Everyday Use – the Gift of Family

1 January 2017

I will describe how I personally relate to the theme, and implications that I made from the story. A discussion of my impressions from reading the story the first time will be included along with whom I think the author was writing the story to and the purpose. Alice Walker uses a variety of strategies to convey particular ideas to engage the readers. She uses symbolism, foreshadowing, and uses the different elements of irony. The quilt is a concept of symbolism because it represents the inheritance of the family’s past.

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Dee and Maggie’s grandmother handmade the quilts, which in Dee (Wangero Leewanika Kemanjo) eyesight is a symbolic trait of heritage art. The beginning of the story illustrate Dee is a child who is into the opportunities, knowledge, and lessons life has to offer. Walker, 1973/2011, states “She was determined to stare down any disaster in her efforts” (pp. 1089). This foreshadowing later prepares the readers to understand the outcome regarding why Dee has change her identity, for the purpose of a better life than her mother and sister, and to relate and become knowledgeable of her ancestors.

Within the story Walker uses irony to help the readers understand the theme of the story. It is thought to believe that Dee will go off to school in Augusta for better chances of an education, which she does, but the unexpected change of her identity was a twist in the ending results. I believe the theme of this story is being appreciative of one past and the legacy it beholds. I relate to the theme of Everyday Use because I am an individual who cherish the value and legacy behind my family’s past. I value the materials, stories, and handcrafted art that has been made by my family (especially those that I never met).

Nevertheless, Alice Walker proves her point of the theme through the two sisters Dee and Maggie. She introduces the unique characteristics of each child significantly. Alice describes Maggie as a bashful child who has a mixture of envying her sister, but yet ashamed of her own appearance: “Maggie will be nervous until after her sister goes: she will stand hopelessly in corners homely and ashamed of the burn scars down her arms and legs, eying her sister with a mixture of envy and awe” (Walker, 1973/2011, pp. 087). However, it is perceived to the readers that Dee is the golden child or the child who has it easy in life. Momma describes Dee in the Maggie’s perception to the readers: “She thinks her sister had held life always in the palm of one hand, that “no” is a word the world never learned to say to her” (Walker, 1973/2011, pp. 1087). The significant difference between the two sisters is how Maggie embraces her past (handmade quilts) and Dee wants them for the beauty of the art.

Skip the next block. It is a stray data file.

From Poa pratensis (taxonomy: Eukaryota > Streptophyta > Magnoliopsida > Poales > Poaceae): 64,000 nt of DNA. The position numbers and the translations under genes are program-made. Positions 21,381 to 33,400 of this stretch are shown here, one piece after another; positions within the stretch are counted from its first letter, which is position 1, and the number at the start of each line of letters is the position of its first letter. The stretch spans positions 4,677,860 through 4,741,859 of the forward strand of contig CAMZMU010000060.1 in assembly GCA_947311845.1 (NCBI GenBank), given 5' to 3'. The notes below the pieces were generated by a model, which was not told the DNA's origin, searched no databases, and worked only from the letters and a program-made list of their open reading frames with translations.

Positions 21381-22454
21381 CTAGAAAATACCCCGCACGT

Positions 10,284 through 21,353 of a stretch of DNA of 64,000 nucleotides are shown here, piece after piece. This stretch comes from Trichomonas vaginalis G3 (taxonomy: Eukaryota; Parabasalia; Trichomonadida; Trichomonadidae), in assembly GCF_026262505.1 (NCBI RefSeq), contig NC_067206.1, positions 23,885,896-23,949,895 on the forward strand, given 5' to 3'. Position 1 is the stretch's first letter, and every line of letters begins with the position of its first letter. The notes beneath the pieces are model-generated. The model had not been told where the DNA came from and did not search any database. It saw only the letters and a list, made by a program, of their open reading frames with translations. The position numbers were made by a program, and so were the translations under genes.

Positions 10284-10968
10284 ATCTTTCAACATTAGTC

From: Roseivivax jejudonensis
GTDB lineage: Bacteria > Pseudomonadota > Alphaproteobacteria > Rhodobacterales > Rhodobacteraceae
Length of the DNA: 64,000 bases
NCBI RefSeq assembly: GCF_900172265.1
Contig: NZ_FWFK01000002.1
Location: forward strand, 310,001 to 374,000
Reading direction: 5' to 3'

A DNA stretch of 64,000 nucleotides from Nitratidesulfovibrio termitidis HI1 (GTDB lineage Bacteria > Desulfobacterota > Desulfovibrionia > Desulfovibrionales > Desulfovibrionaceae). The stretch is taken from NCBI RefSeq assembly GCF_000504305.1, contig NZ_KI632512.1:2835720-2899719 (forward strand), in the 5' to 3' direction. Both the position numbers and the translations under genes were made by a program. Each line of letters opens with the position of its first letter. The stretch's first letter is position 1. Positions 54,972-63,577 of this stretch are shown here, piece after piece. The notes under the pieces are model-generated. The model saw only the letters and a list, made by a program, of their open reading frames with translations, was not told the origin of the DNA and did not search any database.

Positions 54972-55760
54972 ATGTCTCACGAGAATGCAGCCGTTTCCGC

The one inference I made from the story was how Dee despise her mother and sister for nothing wanting the better things in life, and becoming comfortable with the traditional lifestyle of not being educated. Dee tells Maggie at the end of the story how she should make better of her life: “You ought to try to make something of yourself, too, Maggie. It’s really a new day for us. But the way you and mama still live you’d never know it” (Walker, 1973/2011, pp. 1093).

The first impression of the story was why did the author title the story “Everyday Use” and what was the meaning behind it. After reading the story for the second time, I understood the strategies Alice Walker use to help convey the readers comprehend the life lesson of valuing family and the heritage. Some portions of the reading stood out to me such as how the mother did not earn a full education, she work like a man, how Maggie hid behind her scars, and envy her sister, and the important facts of how Dee look down on her mother and sister.

The portions stood out because it help me to understand the theme and meaning behind the story. I believe Alice Walker was writing to any, and everyone who may forget where they come from and who they are. The story makes a valuable point that lets individuals know it is not where you come from, but what you gain makes you the individual you are. In conclusion Alice Walker develops a story around the theme of family, past, and inheritance. She uses some of literature resourceful elements to engage the readers in nderstanding the theme of the story. Nonetheless, stories like Everyday Use happens every day to families who may have a relative that in some form is ashamed of his or her current lifestyle, and wants better, but forgets the value of family and heritage. The price of family value is priceless. Reference Walker, A. (2011). “Everyday Use”. In S. Barnet, W. Burto, & W. E. , Cain (Eds. ). Literature for Composition (9th ed. , pp. 1087-1093). Boston, MA. (Original work published 1973).

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